It’s well documented that the return to civilian life can be a rocky one for U.S. veterans. Doubling that difficulty is that they’re returning to a country in the throes of a dismal job market.
Those circumstances are what led the U.S. Chamber of Commerce to begin a life-altering program it calls “Hiring Our Heroes.”
Since 2011, Hiring Our Heroes has held well over 500 job fairs for military veterans and their spouses, which have included a wide range of industries.
But one field that’s particularly invested in participating is the cable industry, which is holding a Hiring Our Heroes job fair June 11 in Washington, D.C. Over 30 companies are expected to attend.
Joy Sims, a senior director with the National Cable and Telecommunications Association, tells TakePart that her organization takes a personal interest in veterans’ welfare. “Our president and CEO is actually a veteran himself. He is very close to veterans’ causes and wants to help in any way that he can,” she says.
And apparently, it runs in his family, “Our president and CEO is Michael Powell, and he is the son of Colin Powell.”
Whatever their military pedigree, the veterans who attend Hiring Our Heroes events are often eager, but feel ill-prepared to face a civilian job market. A key component to the hiring fair is the opportunity for participants to also receive employment counseling.
Bryan Goettel, the communications director for the U.S. Chamber of Commerce, tells TakePart, “For many of them in the post 9/11 generation, after coming back it’s their first time interacting with employers, and just from the basics of putting their resume together, doing an interview, even how to dress can be new for a lot of them,” he explains.
But serving overseas naturally trains soldiers to carry a multitude of transferrable skills—ones they don’t always realize are highly prized by employers.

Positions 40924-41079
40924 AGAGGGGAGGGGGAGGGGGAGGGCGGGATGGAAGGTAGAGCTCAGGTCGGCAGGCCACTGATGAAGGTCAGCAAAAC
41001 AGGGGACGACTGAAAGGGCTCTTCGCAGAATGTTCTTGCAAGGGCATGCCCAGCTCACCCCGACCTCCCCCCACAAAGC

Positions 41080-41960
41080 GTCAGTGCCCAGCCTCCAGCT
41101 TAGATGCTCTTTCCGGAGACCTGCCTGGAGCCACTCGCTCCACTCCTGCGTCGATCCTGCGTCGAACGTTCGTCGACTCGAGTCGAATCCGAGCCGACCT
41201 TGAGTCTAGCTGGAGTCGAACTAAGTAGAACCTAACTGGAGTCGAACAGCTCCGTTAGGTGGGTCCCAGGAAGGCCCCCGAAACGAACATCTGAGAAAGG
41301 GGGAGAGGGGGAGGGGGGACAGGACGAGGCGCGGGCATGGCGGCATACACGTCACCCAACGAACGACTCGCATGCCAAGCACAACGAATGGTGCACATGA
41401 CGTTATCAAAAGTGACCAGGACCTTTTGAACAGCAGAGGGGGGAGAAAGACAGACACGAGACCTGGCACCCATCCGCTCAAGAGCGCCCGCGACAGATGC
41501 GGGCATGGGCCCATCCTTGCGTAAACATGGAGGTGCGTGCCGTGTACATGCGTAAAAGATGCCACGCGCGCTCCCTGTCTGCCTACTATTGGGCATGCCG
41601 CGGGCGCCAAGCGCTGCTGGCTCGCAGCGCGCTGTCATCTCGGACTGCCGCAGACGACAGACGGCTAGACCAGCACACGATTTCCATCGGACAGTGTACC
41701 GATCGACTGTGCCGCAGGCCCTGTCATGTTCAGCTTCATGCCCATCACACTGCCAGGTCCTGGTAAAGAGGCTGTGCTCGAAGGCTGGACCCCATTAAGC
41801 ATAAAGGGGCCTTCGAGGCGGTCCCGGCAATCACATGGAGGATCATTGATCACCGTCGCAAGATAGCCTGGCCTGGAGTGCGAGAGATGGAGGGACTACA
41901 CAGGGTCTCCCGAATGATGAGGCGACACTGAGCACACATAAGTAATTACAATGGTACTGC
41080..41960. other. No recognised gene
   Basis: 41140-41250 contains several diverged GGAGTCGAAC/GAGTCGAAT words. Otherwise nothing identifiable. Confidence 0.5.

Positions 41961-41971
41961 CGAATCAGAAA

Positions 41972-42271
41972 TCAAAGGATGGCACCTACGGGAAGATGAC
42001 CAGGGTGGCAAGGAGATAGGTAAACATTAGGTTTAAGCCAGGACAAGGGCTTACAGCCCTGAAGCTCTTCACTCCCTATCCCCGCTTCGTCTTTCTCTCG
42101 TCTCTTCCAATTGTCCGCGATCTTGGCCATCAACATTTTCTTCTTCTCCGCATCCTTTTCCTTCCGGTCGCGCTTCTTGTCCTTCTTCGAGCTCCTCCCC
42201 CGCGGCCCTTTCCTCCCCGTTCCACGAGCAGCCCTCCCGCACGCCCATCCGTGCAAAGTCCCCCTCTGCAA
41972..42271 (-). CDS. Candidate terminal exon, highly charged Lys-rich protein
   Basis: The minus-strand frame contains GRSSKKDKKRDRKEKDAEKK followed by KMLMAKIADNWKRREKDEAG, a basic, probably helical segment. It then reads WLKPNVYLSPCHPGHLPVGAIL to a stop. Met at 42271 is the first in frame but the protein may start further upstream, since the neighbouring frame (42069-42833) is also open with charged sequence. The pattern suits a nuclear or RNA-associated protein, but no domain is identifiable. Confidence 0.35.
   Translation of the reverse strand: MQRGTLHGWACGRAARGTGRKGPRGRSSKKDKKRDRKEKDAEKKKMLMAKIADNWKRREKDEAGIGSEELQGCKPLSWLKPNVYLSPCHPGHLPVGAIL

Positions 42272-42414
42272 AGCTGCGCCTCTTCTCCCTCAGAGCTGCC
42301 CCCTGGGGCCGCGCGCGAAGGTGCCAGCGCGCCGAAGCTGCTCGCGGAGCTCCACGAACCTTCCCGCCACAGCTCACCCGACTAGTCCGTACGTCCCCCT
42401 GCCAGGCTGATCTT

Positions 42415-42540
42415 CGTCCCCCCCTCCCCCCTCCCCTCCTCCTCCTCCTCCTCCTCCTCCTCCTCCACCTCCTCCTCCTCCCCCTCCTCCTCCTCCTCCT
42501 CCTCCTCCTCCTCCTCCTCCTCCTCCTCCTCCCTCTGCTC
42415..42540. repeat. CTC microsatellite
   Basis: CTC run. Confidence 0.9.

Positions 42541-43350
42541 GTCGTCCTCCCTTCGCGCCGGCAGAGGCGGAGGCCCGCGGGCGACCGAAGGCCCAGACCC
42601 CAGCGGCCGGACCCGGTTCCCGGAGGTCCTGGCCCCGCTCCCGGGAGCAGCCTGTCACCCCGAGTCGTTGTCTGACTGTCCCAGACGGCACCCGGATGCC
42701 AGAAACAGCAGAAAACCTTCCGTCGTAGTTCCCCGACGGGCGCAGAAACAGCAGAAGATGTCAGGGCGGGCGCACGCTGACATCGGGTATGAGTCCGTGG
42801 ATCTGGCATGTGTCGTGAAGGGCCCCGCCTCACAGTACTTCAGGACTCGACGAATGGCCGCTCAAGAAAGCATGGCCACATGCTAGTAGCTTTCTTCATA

Goettel says, “You take a veteran who has served overseas, worked under the most stressful conditions, they’re very mission-oriented, they work well in teams, great leadership…that’s somebody who shows up to work on time.”
And while making sure returning service people can earn a paycheck, Goettel also recognizes how crucial employment can be to their sense of self-worth.
“Veteran or not, employment can also be a driving factor in happiness in your life,” Goettel says. “Other issues like suicide and divorce and financial strain a lot of those can be tied back to your employment situation. It’s our duty, being in the U.S. Chamber of Commerce…we feel we not only have a duty to the employers but to the veterans who have served our country knowing how critical employment is to a person’s wellbeing.”
He adds, “These are in our minds, candidates that will only make a business better. As we like to say, ‘This isn’t just the right thing to do, it’s the smart thing to do for business.’ ”
If you’re a veteran and either you or your spouse would like to find out more about getting hired in the cable industry, visit the Hiring Our Heroes website.
And if you can’t make it Washington D.C., you can still attend a multitude of other hiring events happening across the country.
What else should be done to transition veterans back to civilian life? Let us know in the Comments.
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